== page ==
By the Grace of G‑d
16 Cheshvan, 5734 [November 11, 1973]
Brooklyn, N.Y.

Greeting and blessing:

I trust that my previous correspondence to you has been duly received, as well as the telephone message in connection with the Neshei Convention.

Here I wish to refer to one point in your latest letter, where you wrote about the difference between the Six Day War and the so-called Yom Kippur War, in that G‑d’s miracles were more obvious in the Six Day War, etc.

As a matter of fact, there were ample miracles, and quite obvious ones, in the last war. The overall miracle, which has now been revealed, although not overly publicized, is the survival after the first few days of the war, when even Washington was seriously concerned whether the Israeli army could halt the tremendous onslaught of the first attack. Slowly and gradually some details are now being revealed also in the Israeli press as to how serious was the danger in those early days of the war.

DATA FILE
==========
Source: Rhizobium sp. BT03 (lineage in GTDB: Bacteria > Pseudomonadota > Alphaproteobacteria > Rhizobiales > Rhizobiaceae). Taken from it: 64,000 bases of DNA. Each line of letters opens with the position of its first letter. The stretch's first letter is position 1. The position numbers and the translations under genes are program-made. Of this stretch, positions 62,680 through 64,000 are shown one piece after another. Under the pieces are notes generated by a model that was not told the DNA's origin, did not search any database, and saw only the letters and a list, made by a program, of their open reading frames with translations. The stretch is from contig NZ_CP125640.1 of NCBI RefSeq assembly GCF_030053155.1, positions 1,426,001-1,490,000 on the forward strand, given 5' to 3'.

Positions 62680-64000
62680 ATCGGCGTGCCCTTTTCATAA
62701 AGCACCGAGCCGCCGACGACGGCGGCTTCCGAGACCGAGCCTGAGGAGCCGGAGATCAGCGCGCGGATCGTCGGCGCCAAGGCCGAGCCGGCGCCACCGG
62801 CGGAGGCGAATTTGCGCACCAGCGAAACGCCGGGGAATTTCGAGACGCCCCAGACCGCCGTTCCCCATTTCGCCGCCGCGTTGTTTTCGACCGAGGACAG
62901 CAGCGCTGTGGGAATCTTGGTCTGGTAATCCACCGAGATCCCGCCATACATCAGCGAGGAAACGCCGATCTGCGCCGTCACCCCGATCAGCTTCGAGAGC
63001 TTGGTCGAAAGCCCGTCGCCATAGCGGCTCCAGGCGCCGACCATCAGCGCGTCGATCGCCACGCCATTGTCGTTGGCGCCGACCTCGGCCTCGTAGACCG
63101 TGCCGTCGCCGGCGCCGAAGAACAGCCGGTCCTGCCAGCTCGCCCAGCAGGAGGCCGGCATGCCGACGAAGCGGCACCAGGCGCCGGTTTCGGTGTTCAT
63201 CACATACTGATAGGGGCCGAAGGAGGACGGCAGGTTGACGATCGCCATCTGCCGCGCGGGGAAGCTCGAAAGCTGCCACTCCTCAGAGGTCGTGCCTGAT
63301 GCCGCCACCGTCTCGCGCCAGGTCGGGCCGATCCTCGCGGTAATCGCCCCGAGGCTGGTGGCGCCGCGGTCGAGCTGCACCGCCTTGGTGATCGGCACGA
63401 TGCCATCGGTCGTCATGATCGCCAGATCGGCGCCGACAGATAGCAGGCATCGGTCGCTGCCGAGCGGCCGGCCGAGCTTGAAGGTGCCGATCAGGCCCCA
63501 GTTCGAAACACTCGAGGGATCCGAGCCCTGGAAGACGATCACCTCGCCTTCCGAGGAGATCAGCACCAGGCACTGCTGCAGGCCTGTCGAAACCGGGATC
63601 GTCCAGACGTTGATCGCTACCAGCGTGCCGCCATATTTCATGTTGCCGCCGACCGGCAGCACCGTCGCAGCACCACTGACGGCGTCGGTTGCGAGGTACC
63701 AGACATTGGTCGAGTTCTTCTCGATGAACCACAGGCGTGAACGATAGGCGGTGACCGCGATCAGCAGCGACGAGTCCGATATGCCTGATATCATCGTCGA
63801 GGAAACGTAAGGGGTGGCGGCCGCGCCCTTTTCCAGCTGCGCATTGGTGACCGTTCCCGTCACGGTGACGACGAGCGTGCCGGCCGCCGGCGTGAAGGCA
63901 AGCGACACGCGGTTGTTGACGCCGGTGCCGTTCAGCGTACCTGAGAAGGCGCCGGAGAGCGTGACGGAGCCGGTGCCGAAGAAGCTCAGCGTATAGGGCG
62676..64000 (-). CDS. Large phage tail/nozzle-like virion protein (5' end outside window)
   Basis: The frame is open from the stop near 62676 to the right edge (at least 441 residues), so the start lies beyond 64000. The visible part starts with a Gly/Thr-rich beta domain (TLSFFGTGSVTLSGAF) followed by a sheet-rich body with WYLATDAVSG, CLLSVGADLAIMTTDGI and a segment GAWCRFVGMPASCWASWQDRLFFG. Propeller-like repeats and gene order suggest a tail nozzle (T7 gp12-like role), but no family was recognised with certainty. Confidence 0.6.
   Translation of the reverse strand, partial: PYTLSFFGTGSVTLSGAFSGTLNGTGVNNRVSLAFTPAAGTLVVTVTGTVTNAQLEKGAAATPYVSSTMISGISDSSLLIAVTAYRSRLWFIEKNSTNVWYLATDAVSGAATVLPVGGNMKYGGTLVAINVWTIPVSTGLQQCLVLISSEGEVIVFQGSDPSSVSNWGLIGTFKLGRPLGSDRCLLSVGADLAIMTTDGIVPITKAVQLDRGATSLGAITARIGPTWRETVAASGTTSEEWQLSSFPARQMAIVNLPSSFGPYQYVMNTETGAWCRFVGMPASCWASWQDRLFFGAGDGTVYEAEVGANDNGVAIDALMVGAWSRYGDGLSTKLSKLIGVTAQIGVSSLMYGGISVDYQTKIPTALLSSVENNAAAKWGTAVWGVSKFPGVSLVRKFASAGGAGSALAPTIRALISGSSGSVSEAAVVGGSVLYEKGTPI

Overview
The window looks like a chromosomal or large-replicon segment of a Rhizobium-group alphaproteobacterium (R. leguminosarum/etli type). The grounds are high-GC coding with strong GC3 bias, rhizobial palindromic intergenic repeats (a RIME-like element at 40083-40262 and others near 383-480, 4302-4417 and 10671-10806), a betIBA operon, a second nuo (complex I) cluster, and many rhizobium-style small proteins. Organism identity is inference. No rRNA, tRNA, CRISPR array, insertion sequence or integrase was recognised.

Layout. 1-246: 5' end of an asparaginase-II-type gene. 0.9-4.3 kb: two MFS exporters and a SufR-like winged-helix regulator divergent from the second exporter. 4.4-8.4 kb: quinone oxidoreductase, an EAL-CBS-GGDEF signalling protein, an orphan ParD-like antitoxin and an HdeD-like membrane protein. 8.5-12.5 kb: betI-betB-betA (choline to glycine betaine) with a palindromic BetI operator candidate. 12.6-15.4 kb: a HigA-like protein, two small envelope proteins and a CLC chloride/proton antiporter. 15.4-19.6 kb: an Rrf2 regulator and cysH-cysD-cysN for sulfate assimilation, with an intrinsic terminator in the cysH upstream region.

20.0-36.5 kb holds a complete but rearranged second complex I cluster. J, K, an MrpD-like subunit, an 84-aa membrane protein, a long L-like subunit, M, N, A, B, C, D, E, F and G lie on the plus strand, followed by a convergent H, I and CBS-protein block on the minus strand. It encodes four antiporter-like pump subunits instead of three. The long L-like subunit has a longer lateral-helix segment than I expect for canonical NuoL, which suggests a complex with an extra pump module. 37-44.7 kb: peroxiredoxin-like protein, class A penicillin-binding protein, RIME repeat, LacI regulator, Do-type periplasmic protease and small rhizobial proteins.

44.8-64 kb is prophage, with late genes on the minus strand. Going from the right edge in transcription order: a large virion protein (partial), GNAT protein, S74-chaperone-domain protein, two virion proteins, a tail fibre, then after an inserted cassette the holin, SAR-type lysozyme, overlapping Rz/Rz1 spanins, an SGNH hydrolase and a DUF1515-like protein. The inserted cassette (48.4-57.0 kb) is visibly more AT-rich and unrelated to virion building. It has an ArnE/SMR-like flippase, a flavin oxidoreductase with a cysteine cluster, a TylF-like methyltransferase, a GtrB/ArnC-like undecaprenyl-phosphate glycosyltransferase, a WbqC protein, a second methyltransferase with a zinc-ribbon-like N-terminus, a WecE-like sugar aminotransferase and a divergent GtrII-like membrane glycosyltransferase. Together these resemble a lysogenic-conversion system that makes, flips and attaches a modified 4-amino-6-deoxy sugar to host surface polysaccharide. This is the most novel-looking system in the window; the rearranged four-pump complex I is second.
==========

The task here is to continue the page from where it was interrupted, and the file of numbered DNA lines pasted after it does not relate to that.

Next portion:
The greatest miracle was that the Egyptians stopped their invasion for no good reason only a few miles east of the Canal. The obvious military strategy would have been to leave a few fortified positions in the rear, and with the huge army of 100,000 men armed to the teeth, to march forward in Sinai, where at that point in time there was no organized defense of any military consequence. This is something that cannot be explained in the natural order of things, except as it is written, “The dread of the Jews fell upon them,”1 in the face of their intelligence reports about the complete unpreparedness of the Jews in Eretz Yisrael at that time.

There are also scores of reported miracles in various sectors of both fronts.

The essential point of this whole tragic war is that it could have been prevented and, as in the case of medicine, prevention is more desirable than cure.

With blessing,